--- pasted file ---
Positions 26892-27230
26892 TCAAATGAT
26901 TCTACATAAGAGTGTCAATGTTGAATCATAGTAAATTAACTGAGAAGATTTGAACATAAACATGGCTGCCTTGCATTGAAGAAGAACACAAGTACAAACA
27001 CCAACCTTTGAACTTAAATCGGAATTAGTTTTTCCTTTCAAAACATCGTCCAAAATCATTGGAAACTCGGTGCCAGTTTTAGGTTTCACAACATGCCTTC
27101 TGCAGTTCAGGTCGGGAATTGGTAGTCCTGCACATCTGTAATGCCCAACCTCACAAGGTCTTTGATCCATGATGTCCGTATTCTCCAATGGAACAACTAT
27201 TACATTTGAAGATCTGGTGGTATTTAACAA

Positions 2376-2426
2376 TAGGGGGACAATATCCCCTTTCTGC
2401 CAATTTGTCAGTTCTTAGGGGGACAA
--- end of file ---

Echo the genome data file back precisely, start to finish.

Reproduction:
Positions 26892-27230
26892 TCAAATGAT
26901 TCTACATAAGAGTGTCAATGTTGAATCATAGTAAATTAACTGAGAAGATTTGAACATAAACATGGCTGCCTTGCATTGAAGAAGAACACAAGTACAAACA
27001 CCAACCTTTGAACTTAAATCGGAATTAGTTTTTCCTTTCAAAACATCGTCCAAAATCATTGGAAACTCGGTGCCAGTTTTAGGTTTCACAACATGCCTTC
27101 TGCAGTTCAGGTCGGGAATTGGTAGTCCTGCACATCTGTAATGCCCAACCTCACAAGGTCTTTGATCCATGATGTCCGTATTCTCCAATGGAACAACTAT
27201 TACATTTGAAGATCTGGTGGTATTTAACAA

Positions 2376-2426
2376 TAGGGGGACAATATCCCCTTTCTGC
2401 CAATTTGTCAGTTCTTAGGGGGACAA